QUESTION: What’s the crux of JUSTICE LEAGUE: DOOM from Superman’s perspective?

TIM DALY: Well, as usual, it’s all about saving the planet. But first, the Justice League has to save the Justice League. Batman disappoints his colleagues in the Justice League by having a plan to stop any rogue Justice League member, and by allowing those plans to be stolen. Superman understands Batman, though – he really has created these contingency plans for  a pretty noble reason.  He’s trying to protect the world by inserting some checks and balances into this system, realizing that the Justice League has an incredible amount of power, and he wants to make sure that they always use that power in a way that’s not destructive.

QUESTION: Are you able to turn on and off the Superman voice without hesitation, or is there some sort of warm-up involved – mentally or vocally?

TIM DALY: There’s just a lot of technical things to keep in mind. You get warmed up like you do with anything and, after a little rehearsing, it’s all second nature. That doesn’t mean I didn’t want to go back and do a few lines over again – you want these things to be just right. But you don’t necessarily jump straight back in. I mean, it’s not like I walk around being Superman in real life.  But when you read the script and put yourself in the position that Superman is in – I mean, he’s always saving the planet, for God’s sake. When you realize that, it’s not difficult to take the gravitas of the situation and make your voice do what it needs to do.

QUESTION: As well as you know this character after all of these years, are you ever shy to offer suggestions about how certain dialogue might be presented or altered?

TIM DALY: Usually the writing is pretty great, but then again, I can’t keep my mouth shut.  If I think something can be better, I’ll speak up and say so. But I will explain why I’m making the suggestion. I actually find that writers respond very well to being asked questions.  “Why would Superman say that?”  “Would it be better if I said it this way?” You don’t just want to be critical – that doesn’t benefit anyone. The best creative work usually comes from a collaboration.

QUESTION: Have you ever found yourself using the Superman attitude or voice in real life?

TIM DALY: I did a little bit when my kids were young.  And I found that it worked much better on my daughter than my son.  I would say to her, (beefs up his voice), “Stop that right now.” And she would be suitably taken aback. But my son, he didn’t really care.

QUESTION: Has providing the voice of Superman helped you learn anything about yourself or changed you in any way?

TIM DALY: Maybe a little bit.  Maybe some of what gets you through your walks in the world is attitude.  Certainly Superman has a lot of power and he doesn’t have to be showy, rather he carries that confidence quietly.  He knows what he can do. I certainly am not capable of pulling that off in my own life.  But knowing that, I can fake that attitude to help me out now and then.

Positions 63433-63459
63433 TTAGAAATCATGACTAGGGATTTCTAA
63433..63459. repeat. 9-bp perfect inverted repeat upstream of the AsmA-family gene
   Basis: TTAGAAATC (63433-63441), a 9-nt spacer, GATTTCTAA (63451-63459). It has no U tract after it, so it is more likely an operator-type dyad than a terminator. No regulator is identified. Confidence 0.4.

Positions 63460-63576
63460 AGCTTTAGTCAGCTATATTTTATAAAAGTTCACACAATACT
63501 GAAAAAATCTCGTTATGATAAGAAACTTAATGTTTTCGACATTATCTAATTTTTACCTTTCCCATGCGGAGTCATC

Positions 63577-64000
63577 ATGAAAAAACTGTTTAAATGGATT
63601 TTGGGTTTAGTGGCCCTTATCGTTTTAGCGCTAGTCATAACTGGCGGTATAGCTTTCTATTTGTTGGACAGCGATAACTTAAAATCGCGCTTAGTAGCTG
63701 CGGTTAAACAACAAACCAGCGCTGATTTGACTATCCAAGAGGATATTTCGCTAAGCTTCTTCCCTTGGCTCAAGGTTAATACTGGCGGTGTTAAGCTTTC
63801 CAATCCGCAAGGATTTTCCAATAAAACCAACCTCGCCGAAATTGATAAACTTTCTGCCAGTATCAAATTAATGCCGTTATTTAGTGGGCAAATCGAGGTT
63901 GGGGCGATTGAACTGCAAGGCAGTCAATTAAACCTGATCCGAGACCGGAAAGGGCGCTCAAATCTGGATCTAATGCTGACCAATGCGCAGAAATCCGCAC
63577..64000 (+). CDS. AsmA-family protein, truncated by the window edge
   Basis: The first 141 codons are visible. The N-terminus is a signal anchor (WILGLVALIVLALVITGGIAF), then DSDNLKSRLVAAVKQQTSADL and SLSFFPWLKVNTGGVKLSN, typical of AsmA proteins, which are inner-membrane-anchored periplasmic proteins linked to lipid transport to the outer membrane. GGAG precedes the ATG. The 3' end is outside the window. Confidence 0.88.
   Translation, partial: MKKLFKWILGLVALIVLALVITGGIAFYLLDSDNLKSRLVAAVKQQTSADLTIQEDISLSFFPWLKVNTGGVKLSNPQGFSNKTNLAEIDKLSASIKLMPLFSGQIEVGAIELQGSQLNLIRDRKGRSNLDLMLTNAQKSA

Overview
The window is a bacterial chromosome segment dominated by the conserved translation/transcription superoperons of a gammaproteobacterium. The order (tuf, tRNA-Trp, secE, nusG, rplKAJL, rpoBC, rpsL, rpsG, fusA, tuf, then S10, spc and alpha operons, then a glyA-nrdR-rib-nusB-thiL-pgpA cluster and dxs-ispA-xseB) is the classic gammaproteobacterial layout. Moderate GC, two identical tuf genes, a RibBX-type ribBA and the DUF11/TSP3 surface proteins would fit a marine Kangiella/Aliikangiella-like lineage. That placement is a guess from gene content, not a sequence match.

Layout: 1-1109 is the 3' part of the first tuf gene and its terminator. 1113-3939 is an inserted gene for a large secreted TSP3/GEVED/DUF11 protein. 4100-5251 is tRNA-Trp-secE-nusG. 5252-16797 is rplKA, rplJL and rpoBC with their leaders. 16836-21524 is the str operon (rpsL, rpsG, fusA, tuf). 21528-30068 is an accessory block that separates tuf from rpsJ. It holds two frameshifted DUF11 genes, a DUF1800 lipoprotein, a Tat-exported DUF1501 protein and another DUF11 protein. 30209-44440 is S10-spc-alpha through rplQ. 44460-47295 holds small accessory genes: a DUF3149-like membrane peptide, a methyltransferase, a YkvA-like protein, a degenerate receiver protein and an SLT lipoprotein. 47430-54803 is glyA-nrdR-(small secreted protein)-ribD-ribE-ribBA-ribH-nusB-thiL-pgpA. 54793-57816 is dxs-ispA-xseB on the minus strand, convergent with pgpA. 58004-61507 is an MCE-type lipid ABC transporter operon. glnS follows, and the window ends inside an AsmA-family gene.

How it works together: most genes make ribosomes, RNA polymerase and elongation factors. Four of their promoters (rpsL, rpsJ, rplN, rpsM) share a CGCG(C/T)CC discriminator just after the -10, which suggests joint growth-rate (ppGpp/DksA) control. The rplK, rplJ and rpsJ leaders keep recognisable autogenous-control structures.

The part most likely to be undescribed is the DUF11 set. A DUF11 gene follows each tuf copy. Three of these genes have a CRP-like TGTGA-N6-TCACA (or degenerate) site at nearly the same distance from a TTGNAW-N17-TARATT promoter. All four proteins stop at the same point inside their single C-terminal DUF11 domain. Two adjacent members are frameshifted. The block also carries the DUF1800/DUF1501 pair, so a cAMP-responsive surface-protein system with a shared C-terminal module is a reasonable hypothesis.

QUESTION: What Superman memorabilia have you collected over the years?

TIM DALY: I have a beautiful wooden Superman statue with a removable cape – I really love that piece. I have a cel from the original Superman series cartoons.  And I have a gold Superman “S” pin. And then there’s my tights, uh, but don’t tell anymore.

QUESTION: TV and film is usually a one-way experience for you.  You don’t really get to see the final product with an audience very often.  But you’re coming back to the Paley Center in Los Angeles for the premiere of JUSTICE LEAGUE: DOOM – and this will be your second time seeing one of the DC Universe animated movies alongside the fans. What was your experience like watching Superman/Batman: Apocalypse last time?

TIM DALY: It was really great because the fans were so into it.  Fan reaction is really wonderful to experience in person, especially fans of this genre. They’re so passionate. And it was also fun because it was just my voice and Superman’s image.  Usually when I see myself in a film or on television, there’s about a six-month period where I can’t look at it because all I’ll see are the mistakes. I’m just appalled by the person that I see.  The camera sees me from angles that I’ve never seen myself, so I never think it’s me.  I look at that and I think, “My God, that’s me.” But with these films, I can look up and it is Superman on the screen.  So I don’t have to go through all that. He has no flaws.

QUESTION: What’s the magic of working with dialogue director Andrea Romano?

TIM DALY: The great thing about working with Andrea is that she loves it so much, and she’s so positive about it.  You can’t fake that.  Even after all this time, doing 41 shows at a time, all the series and films, she’s right there with the same enthusiasm and love for the material. I don’t know how she keeps it all straight. Plus, she really loves actors – you always feel like she’s rooting for you.  And that makes it very easy.